Put Down Your Rose Colored Glasses
As the NCLEX draws nearer, students commonly start looking for ways to boost their mood, reduce their stress and, most of all, enhance their productivity.
If you’ve taken a trip down the internet rabbit hole of self-help, you’ve probably run into your fair share of articles extolling the benefits of positive thinking and self-improvement mantras.
While these approaches work for some people, they can actually hinder success for others. So let’s take a look at some popular recommendations and who they best support.
Perhaps you’ve heard of starting your day by repeating a set of positive affirmations. Something along the lines of: You are valuable. You are loved. You are successful.
Focusing on these phrases theoretically endows the speaker with a greater sense of worth, capability or mood. Some sources also purport that belief in these phrases can improve the individual’s likelihood of making the phrases come true.
Research (Wood) shows that the effectiveness of these statements is largely determined by the user’s self-esteem. Individuals with high self-esteem saw a small boost to mood after completing the activity while individuals with low self-esteem felt worse.
In fact, the dip in mood experienced by low self-esteem individuals was larger than the boost experienced by their high self-esteem counterparts. Researchers hypothesized this was in a large part due to the internal dissonance experienced by the low self-esteem participants.
So what’s the best advice? Do not use this strategy to instate a new belief. Instead, focus on things you honestly appreciate about yourself and value in your life. This approach can actually make you more resilient to perceived future threats (cough, testing, cough).
What about the practice of visualizing yourself in the moment of success? Passing the NCLEX without a single drop of sweat forming on your brow or getting that dream job you have been eyeing since you first applied to nursing school.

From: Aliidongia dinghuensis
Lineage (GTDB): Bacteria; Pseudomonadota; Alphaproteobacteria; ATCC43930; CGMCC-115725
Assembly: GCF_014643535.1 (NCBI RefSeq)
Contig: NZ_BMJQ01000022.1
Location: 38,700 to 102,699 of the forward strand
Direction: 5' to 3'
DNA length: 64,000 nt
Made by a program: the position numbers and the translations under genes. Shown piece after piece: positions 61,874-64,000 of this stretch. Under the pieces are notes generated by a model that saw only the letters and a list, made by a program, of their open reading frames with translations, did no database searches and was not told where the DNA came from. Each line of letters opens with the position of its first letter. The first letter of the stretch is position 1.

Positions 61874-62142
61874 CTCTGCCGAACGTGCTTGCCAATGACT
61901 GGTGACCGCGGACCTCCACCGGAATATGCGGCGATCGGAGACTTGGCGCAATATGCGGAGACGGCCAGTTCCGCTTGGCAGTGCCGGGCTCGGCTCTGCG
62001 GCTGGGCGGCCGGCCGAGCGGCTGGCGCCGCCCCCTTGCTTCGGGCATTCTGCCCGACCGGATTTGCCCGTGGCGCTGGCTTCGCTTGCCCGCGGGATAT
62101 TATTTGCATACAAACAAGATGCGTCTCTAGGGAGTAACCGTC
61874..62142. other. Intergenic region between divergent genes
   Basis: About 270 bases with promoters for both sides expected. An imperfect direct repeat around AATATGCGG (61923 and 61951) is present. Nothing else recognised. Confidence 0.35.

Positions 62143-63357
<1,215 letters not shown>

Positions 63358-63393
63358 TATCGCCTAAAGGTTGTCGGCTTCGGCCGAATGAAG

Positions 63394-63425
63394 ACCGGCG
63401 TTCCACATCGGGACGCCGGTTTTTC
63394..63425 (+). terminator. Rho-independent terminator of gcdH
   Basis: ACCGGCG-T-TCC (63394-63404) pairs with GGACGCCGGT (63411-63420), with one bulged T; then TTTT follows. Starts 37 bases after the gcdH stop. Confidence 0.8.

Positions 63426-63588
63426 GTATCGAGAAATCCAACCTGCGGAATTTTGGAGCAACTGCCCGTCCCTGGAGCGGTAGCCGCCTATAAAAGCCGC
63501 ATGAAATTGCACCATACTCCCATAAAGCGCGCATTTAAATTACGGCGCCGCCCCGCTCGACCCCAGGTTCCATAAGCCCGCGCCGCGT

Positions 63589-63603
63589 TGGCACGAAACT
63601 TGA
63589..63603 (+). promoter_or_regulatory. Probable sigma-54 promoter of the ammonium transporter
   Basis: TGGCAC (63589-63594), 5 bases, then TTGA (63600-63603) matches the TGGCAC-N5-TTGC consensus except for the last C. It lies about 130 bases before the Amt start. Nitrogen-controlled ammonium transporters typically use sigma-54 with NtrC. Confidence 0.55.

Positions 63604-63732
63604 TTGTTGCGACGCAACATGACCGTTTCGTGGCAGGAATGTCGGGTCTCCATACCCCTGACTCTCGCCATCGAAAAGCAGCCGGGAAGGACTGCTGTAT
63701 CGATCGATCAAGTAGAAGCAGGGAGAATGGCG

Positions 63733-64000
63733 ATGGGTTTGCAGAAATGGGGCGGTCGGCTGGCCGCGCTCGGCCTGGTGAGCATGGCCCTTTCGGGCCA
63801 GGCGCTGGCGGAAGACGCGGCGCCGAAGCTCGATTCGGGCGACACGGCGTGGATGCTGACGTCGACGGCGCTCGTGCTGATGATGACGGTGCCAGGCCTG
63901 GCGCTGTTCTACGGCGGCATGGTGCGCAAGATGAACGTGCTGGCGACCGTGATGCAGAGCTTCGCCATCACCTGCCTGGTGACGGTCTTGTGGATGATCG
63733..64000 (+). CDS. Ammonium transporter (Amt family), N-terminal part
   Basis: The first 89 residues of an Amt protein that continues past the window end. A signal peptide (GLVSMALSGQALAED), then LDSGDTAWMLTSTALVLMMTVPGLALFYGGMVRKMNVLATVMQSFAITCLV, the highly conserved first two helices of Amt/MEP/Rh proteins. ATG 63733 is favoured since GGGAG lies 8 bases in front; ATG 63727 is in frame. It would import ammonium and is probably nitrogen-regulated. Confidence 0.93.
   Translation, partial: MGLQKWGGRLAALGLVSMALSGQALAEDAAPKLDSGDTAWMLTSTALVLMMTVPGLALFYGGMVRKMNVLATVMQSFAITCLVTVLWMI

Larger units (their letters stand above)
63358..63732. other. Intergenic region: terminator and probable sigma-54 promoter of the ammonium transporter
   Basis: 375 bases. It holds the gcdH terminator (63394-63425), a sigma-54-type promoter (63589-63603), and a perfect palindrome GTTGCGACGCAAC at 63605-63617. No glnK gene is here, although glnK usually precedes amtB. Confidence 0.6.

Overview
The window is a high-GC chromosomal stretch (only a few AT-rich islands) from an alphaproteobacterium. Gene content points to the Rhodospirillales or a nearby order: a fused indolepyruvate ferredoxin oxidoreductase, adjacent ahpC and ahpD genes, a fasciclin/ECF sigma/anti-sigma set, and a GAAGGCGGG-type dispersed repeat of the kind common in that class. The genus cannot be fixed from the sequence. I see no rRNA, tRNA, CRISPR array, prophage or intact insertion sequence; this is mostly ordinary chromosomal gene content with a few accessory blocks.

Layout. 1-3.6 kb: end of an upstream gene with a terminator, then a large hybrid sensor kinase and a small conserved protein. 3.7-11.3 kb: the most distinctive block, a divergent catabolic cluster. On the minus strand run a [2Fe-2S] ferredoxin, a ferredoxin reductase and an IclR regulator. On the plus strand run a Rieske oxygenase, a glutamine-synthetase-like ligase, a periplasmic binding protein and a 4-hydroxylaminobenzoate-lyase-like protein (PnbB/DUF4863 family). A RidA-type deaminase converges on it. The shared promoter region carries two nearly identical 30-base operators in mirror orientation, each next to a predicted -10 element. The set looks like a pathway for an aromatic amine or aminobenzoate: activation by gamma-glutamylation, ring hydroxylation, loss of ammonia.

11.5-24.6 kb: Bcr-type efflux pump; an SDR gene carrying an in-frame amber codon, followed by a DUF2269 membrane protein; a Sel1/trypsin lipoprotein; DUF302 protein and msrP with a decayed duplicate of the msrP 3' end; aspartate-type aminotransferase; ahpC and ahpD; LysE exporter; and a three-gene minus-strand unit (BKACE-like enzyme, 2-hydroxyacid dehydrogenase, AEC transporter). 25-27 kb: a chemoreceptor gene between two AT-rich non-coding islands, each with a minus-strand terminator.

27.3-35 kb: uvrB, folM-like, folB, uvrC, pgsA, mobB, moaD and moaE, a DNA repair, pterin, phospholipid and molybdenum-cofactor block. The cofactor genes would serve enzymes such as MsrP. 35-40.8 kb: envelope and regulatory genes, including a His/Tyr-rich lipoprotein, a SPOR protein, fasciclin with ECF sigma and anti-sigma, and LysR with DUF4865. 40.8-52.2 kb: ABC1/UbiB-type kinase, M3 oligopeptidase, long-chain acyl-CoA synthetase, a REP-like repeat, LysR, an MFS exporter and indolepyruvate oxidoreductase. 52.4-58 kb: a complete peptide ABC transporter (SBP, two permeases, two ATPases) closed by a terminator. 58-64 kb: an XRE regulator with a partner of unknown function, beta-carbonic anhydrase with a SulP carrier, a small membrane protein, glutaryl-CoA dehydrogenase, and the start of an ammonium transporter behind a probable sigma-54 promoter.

Science says you ought to pass on this one.
Study participants that visualized their success or fantasized about their dream job were less likely to pass the exam and got fewer job offers. Researchers propose that visualizing the ideal end may reduce motivation and preparation for upcoming tasks as well as dampen an individual’s ability to cope with and overcome setbacks.
Some research actually favors an approach called defensive pessimism. In this approach individuals set low expectations and plan for the worst. (Think of that friend you have who frets over every way a plan could possibly go wrong.)
By mentally reviewing the worst outcomes, individuals prepare themselves mentally for a poor outcome and can be more resilient in the face of that actuality. Furthermore, these individuals are more likely to prepare themselves in a way that will prevent numerous negative outcomes from becoming a reality in the first place.
.Consider this example:
The NCLEX is on the horizon. You’ve already considered the possibility of sleeping through your alarm, not practicing enough questions before the test, forgetting your ID, etc.